Business Law

How to Fly the Unfriendly Skies

We hear the nightmare stories told by weary travelers who took all they could take from an airline. From long check in lines to rude clerks, the airline industry receives its fair share of customer complaints. Of course, TSA bungling has made flying more of a tortuous ordeal than an efficient way to get from point A to point B.

Surprisingly, the airline industry does not rank on the top 10 list of worst industries for delivering customer service. However, if you fly for business or leisure, you can expect at some point to deal with a customer service issue. How you handle the customer service issue goes a long way towards determining how it resolves.

Take a deep breath, think of your happy place, and follow a few tips for getting your customer complaint resolved in your favor

Talk to the Employee Who Makes the Decisions

Let’s face it:  the employee behind the customer service counter does not have the power to make many on the spot decisions. He or she typically must confer with a manager to resolve your customer complaint. From lost luggage to damaged possessions, you need to determine who calls the shots and then gain access to the decision maker. Quickly explain the problem with the customer service clerk and then politely ask to speak with a supervisor.

The Key Word is “Politely”

Airports represent festering seeds of discontent that suddenly explode whenever we face the slightest of grievances. Screaming at a customer service clerk will not resolve your complaint; in fact, yelling might prolong the resolution to your problem. Most airline customer issues arise from unintentional acts, which mean a customer service employee most likely will listen to your complaint with an open mind. Keep that mind open by speaking in a low, controlled voice. Making your customer complaint personal does not help your case.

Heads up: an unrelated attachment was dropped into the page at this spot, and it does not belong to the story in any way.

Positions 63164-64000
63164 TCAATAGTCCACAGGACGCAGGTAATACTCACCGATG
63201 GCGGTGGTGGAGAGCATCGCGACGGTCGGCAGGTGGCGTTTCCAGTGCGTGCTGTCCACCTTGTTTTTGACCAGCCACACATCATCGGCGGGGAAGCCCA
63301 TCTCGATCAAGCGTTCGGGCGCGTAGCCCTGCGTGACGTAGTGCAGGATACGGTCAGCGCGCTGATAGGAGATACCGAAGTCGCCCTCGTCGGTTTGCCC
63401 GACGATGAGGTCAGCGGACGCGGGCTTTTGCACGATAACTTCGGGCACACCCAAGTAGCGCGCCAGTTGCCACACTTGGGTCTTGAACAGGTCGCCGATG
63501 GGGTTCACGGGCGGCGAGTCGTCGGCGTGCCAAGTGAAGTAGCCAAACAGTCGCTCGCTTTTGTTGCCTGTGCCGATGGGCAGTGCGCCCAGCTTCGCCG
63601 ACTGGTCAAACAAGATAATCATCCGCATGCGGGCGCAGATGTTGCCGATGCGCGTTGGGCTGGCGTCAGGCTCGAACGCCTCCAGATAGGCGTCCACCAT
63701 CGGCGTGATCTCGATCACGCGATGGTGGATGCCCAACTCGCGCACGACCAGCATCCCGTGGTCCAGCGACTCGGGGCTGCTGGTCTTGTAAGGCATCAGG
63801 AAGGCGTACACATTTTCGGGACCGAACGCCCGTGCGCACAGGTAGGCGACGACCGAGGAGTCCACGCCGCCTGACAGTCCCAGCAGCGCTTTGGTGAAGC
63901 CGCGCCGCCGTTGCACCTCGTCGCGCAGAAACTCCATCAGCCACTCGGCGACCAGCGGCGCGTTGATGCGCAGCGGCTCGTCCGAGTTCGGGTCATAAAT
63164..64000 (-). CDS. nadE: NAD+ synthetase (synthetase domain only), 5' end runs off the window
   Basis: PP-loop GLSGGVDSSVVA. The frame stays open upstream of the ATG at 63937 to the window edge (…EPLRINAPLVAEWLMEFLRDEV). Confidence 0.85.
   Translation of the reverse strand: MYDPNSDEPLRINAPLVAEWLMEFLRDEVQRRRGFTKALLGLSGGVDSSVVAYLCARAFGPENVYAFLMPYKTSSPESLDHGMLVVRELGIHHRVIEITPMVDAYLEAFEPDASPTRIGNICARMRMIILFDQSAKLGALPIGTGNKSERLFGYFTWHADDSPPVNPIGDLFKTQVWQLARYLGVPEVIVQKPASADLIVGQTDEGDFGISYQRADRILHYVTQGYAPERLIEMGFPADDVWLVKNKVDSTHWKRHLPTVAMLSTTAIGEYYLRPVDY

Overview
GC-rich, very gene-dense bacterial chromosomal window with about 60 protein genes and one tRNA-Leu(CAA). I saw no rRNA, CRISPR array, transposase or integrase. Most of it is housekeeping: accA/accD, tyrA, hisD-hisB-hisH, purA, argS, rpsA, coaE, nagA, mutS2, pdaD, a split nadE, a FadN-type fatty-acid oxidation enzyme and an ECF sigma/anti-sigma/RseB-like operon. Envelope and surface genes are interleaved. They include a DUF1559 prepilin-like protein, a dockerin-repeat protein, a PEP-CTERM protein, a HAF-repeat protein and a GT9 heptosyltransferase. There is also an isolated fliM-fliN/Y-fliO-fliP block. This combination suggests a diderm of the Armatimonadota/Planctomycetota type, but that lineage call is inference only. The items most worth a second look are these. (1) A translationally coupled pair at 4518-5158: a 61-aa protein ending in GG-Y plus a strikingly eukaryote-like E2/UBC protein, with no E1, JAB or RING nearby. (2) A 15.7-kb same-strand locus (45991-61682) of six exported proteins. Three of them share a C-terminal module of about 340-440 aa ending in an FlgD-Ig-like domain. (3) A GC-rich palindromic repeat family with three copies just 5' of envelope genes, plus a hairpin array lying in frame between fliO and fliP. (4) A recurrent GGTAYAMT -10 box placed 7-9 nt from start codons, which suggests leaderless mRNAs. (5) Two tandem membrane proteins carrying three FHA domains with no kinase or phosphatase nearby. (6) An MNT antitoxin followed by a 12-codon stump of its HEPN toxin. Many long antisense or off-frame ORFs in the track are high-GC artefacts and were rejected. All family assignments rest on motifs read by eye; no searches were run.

Blame is Not a Fun Game

What do you value more: Blaming an airline employee for your travel woe or getting the issue promptly fixed. The goal in the resolution of your customer service complaint is not to get the airline employee fired, but to get your customer service issue fixed immediately. It does not matter who sent your luggage on to Cleveland when you need your stuff in New Orleans. All that matters is someone with power has started the chain of events that retrieves your lost luggage. By not calling someone out for a mistake, you build the goodwill required to resolve your customer complaint.

Have an Open Mind

You might have a solution for your customer service problem. You might want the airline to increase your frequent mileage miles or upgrade your ticket to first class. Forget about what you want and remain flexible to any solution proposed by the employee who makes the decisions. Every airline customer service problem multiple solutions that appease frustrated travelers. You might receive a free service or a complimentary hotel room. In any case, refrain from making demands and listen to what the airline has to offer as a reward for your patience.

If you encounter an airline that does not present a reasonable solution to your customer service issue and the airline refuses to budge on its offer, simply walk away and avoid turning an already bad situation into a horrible mess. Escalating tensions over a dispute can lead to interaction with airport security personnel or worse, local and/or federal law enforcement personnel.

Handling a customer complaint at the airport the same way Steve Martine tried to deal with an airline issue in Planes, Trains, and Automobiles at the very least will get you banned from the airport. If you do not receive the satisfaction you deserve, contact a California attorney who has established a strong record litigating consumer protection cases.

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